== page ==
Cameron Can - Spear's Magazine

Cameron Can

David Cameron is not so much the man without qualities, but the man without insecurities

Sir John Major has the best measure of David Cameron, who continues to leave his rivals trailing in the polls, with the majority of the electorate regarding him as competent, forceful and a good leader, despite the economic crisis.

I met Sir John at a party last week and we began talking about our current crop of politicians. Major remarked: ’David Cameron is more at ease in his own skin as prime minister than any premier I have known.’ As well as possessing a laser-like sharpness that has made him a wealthy and now respected, man, Sir John has known every prime minister since Edward Heath.

Was Heath at ease in his own skin? No. He was too much of a snob, and having come from a lower middle class background, was both insecure, rude and over anxious to impress. Margaret Thatcher was at ease with her own beliefs, but as Major concluded, not at ease with the toffish element of her party, many of whom of whom despised her. (She once confided to me that she felt ‘as if I am always looking over my shoulder.’)

Even Tony Blair was made to feel insecure by the Labour Left and seemed to go through the tortures of the damned during a crisis. One only has to look at how badly he has aged to see that he did not thrive on power the way the media supposed.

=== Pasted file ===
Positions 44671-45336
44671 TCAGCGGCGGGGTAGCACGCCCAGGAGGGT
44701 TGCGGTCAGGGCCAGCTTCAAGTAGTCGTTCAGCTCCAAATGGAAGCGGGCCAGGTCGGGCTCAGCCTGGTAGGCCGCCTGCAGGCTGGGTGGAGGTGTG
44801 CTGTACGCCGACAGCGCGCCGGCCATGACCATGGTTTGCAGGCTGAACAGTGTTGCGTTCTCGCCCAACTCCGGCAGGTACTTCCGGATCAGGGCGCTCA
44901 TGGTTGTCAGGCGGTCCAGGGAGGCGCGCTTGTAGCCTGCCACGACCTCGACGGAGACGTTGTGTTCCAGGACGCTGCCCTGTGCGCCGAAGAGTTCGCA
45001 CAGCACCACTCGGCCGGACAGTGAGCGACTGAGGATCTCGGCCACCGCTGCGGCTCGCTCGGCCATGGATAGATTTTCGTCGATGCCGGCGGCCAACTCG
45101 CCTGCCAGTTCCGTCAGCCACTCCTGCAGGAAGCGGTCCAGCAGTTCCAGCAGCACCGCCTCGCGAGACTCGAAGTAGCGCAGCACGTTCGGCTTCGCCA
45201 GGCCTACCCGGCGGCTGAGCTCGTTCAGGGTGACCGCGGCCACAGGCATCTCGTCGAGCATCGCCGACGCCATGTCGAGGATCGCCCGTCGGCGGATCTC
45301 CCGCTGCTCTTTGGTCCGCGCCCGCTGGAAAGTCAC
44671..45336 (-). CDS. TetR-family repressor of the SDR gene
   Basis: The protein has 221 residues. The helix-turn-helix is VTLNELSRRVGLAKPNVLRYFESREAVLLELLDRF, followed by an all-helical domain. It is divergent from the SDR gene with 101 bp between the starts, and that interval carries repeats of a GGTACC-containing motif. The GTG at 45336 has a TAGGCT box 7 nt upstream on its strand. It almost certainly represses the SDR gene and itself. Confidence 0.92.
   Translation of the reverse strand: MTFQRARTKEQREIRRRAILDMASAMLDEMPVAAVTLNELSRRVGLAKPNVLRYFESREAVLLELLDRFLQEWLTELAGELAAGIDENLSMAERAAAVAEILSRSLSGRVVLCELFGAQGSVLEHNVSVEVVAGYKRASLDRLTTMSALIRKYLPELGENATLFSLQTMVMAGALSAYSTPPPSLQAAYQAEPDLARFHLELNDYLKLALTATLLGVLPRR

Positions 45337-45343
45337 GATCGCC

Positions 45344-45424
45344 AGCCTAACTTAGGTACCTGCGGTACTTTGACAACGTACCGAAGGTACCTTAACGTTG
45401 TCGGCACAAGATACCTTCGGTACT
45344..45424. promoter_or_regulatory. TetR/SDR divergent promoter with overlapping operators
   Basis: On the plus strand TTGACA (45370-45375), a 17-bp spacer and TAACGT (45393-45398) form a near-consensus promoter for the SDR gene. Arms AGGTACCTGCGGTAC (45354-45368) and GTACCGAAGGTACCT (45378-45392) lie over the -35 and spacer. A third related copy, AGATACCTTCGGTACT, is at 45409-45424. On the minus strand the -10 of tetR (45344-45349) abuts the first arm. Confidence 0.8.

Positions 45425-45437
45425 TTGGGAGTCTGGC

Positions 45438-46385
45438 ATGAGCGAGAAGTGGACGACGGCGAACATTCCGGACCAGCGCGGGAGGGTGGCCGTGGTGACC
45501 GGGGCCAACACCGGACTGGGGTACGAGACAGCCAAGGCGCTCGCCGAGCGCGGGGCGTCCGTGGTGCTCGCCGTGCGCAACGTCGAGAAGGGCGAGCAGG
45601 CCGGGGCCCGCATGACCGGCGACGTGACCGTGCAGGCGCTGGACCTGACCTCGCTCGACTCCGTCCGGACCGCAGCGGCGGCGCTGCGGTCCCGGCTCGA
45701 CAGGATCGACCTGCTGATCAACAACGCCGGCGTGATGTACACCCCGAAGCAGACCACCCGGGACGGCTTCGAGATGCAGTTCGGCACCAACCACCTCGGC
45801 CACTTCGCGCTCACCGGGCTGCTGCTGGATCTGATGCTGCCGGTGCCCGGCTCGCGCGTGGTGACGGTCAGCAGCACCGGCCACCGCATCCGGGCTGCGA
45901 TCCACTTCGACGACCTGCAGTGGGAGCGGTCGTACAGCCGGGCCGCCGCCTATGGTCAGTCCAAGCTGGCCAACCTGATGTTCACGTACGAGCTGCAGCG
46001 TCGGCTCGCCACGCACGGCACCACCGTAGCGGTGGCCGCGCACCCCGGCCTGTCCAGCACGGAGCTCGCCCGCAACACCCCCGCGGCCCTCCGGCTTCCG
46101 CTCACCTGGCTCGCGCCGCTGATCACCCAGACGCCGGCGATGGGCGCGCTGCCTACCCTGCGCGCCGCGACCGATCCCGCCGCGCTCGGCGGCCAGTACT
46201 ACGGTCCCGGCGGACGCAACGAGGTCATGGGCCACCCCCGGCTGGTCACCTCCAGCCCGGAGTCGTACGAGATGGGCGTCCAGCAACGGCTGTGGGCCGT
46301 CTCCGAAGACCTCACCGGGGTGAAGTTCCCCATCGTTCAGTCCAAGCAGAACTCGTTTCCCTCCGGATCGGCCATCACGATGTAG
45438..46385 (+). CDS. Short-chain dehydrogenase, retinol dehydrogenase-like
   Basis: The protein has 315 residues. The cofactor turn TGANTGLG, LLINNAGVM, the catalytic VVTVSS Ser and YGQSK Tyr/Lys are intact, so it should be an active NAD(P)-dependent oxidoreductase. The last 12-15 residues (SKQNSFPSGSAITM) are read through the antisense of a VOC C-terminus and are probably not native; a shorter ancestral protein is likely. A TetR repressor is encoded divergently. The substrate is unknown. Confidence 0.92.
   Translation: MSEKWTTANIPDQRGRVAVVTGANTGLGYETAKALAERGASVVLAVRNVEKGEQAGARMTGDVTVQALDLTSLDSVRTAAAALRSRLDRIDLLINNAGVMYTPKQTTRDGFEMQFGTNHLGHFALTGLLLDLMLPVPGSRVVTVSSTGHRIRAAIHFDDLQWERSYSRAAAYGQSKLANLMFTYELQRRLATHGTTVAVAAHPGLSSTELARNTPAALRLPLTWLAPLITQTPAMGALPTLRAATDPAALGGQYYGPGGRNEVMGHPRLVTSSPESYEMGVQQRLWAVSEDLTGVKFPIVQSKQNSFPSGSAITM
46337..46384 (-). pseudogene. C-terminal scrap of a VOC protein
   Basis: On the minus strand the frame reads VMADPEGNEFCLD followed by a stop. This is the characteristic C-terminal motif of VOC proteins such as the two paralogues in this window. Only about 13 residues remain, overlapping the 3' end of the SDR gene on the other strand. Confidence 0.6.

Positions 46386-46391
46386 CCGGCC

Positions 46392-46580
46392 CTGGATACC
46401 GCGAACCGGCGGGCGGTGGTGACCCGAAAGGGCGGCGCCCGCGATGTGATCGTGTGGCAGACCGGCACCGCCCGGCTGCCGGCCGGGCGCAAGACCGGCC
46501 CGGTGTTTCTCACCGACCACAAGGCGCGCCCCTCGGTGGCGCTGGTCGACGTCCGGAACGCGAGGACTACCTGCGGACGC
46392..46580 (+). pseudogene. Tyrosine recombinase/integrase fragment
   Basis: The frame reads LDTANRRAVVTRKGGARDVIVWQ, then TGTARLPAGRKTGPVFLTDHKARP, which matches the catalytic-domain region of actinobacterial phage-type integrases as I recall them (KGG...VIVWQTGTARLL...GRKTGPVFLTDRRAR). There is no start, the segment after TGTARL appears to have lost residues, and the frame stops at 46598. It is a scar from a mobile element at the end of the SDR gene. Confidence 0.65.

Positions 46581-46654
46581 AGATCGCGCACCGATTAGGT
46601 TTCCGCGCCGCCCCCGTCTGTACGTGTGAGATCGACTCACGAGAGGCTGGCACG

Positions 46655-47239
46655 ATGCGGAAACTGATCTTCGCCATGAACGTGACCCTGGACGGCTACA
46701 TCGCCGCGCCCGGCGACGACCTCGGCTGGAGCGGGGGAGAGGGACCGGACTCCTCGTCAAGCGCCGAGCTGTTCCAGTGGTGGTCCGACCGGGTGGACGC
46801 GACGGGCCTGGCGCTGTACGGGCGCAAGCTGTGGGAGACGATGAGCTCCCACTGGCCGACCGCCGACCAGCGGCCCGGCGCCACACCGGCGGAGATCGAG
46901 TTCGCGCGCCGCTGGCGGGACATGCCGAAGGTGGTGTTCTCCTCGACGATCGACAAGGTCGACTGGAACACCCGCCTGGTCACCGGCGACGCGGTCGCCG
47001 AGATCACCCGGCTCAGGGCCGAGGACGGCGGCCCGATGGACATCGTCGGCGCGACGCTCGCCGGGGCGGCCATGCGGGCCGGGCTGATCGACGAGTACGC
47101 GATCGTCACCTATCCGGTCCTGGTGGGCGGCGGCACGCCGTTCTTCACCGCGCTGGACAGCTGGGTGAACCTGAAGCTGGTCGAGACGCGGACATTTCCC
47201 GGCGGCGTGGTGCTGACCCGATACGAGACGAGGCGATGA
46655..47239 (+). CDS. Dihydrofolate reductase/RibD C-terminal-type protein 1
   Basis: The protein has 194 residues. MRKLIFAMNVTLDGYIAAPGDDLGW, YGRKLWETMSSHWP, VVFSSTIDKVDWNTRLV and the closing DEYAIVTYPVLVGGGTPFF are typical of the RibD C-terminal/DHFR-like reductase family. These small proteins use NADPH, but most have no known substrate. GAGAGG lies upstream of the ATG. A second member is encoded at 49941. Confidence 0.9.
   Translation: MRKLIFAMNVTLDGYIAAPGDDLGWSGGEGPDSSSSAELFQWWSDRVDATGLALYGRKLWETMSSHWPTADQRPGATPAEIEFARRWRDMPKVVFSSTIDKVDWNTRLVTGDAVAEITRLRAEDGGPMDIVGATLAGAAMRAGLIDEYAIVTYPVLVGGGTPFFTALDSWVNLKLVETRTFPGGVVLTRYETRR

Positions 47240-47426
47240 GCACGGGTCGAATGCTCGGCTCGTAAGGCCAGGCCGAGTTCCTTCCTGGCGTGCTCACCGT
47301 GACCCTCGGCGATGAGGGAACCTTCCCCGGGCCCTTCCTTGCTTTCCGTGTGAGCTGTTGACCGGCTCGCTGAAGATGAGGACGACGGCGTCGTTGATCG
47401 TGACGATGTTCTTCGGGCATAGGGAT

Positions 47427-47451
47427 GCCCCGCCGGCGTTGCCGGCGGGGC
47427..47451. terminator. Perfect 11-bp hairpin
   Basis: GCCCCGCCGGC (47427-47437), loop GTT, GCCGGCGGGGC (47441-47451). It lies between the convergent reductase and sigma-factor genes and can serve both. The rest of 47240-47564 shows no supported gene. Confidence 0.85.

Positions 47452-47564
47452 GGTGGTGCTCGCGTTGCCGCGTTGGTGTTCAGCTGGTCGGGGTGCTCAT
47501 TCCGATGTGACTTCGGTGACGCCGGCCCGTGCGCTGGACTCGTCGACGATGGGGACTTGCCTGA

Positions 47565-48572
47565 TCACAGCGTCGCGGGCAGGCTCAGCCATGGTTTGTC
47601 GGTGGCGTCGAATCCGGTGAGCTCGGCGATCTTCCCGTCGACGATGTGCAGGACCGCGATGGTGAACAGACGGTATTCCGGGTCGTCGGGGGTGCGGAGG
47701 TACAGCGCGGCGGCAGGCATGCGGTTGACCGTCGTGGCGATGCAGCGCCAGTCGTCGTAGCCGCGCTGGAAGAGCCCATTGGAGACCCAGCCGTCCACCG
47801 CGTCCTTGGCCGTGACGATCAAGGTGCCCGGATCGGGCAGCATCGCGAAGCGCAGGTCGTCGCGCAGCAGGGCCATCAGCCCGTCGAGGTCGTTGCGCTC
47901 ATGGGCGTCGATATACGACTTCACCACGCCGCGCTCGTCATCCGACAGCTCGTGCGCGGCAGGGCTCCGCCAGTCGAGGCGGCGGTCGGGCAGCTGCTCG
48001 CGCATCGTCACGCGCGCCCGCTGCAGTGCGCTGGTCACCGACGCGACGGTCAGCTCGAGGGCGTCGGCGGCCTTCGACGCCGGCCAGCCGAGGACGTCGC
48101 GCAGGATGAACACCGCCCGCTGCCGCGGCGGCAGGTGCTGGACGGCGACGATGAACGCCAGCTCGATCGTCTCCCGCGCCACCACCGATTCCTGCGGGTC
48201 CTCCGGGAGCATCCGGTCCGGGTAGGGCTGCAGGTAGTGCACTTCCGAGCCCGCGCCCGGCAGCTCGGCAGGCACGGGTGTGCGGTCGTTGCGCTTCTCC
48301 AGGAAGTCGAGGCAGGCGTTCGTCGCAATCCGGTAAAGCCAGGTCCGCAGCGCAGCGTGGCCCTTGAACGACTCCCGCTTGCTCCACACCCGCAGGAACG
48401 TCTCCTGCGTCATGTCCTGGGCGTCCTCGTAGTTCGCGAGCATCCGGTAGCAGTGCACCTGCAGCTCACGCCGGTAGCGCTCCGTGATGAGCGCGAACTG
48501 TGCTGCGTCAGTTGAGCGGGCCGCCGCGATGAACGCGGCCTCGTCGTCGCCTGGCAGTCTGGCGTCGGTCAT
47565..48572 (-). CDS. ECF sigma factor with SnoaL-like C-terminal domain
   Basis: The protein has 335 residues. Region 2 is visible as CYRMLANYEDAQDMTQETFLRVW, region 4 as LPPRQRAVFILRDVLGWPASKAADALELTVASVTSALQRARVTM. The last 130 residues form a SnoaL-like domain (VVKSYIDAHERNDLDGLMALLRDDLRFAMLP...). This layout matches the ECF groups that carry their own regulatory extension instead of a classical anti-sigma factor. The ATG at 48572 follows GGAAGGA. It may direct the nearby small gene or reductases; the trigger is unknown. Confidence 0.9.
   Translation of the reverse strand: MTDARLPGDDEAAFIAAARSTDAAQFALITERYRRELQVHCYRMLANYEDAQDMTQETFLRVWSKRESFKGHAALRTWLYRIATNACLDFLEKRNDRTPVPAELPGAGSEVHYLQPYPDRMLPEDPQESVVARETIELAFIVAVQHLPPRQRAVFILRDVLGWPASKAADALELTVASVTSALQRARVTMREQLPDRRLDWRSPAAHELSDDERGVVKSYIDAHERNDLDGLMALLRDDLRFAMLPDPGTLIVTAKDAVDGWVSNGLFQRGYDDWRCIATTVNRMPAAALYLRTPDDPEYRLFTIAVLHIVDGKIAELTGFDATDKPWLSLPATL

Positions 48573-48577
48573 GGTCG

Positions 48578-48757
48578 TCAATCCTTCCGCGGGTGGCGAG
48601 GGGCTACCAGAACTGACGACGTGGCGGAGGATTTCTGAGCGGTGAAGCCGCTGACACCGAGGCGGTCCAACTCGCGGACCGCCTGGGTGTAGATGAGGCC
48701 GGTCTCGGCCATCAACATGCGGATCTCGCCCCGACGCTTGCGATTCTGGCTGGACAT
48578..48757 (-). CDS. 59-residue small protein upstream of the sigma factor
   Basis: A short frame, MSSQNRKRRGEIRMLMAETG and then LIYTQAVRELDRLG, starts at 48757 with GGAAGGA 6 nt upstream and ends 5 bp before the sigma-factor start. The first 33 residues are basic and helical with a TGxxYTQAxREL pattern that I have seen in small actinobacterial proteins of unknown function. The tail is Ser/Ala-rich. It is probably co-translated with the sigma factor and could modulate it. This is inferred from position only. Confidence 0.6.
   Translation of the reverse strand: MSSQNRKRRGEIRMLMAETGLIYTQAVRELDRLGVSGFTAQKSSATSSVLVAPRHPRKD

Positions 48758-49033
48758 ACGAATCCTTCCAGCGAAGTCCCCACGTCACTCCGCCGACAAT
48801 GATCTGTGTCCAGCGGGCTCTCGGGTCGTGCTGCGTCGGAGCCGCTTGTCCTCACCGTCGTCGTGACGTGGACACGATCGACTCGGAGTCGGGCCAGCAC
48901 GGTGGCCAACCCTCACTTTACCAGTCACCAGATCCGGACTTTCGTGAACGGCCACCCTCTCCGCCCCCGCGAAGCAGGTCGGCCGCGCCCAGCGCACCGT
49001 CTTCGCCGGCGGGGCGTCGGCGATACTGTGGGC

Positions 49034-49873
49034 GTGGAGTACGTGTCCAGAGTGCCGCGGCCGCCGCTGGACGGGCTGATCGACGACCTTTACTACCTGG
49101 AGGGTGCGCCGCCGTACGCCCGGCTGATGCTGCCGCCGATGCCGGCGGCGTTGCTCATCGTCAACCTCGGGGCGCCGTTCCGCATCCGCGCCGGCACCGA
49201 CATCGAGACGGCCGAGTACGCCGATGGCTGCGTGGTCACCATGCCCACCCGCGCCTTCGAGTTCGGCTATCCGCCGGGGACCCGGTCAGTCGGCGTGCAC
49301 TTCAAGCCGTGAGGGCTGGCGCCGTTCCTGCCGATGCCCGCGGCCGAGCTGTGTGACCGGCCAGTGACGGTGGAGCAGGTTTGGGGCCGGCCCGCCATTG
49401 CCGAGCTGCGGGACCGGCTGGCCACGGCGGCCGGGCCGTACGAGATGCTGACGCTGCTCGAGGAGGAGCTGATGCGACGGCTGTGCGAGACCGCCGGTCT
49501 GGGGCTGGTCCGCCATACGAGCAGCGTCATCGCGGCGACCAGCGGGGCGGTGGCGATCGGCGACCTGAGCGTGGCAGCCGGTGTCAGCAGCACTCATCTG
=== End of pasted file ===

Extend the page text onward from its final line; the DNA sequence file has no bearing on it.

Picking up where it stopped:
But David Cameron is not so much the man without qualities, but the man without insecurities. He comes from a loving upper middle class home and won a First at Oxford. He married young and happily. After working for former chancellor Norman Lamont he moved to Chanel Four, where he acquired enough money for his wants.

When I got to know Mr Cameron during this period, he was the most self-possessed young man I had met. Others are at ease with their backgrounds, but the truth is that David Cameron is some kind of freak. A Capote-esque ‘unspoiled monster.’ He once confessed to me that he had never known self-doubt. He is secure socially, intellectually, and emotionally. Unlike George Osborne, who can seem nervous and hesitant, he gives not a fig for what most people think of him.

Even those in the Tory party who disagree with him, saying that Libya was ‘a great piece of luck' and, in any case, ‘We might get something worse than Gaddafi,' are beginning to think he could any situation to his advantage. John Major is right, as he was so often, despite the ordure thrown at him in the past. Cameron is the most formidable politician of the last 30 years. Not the best or the wisest, but yes, the most formidable.



 

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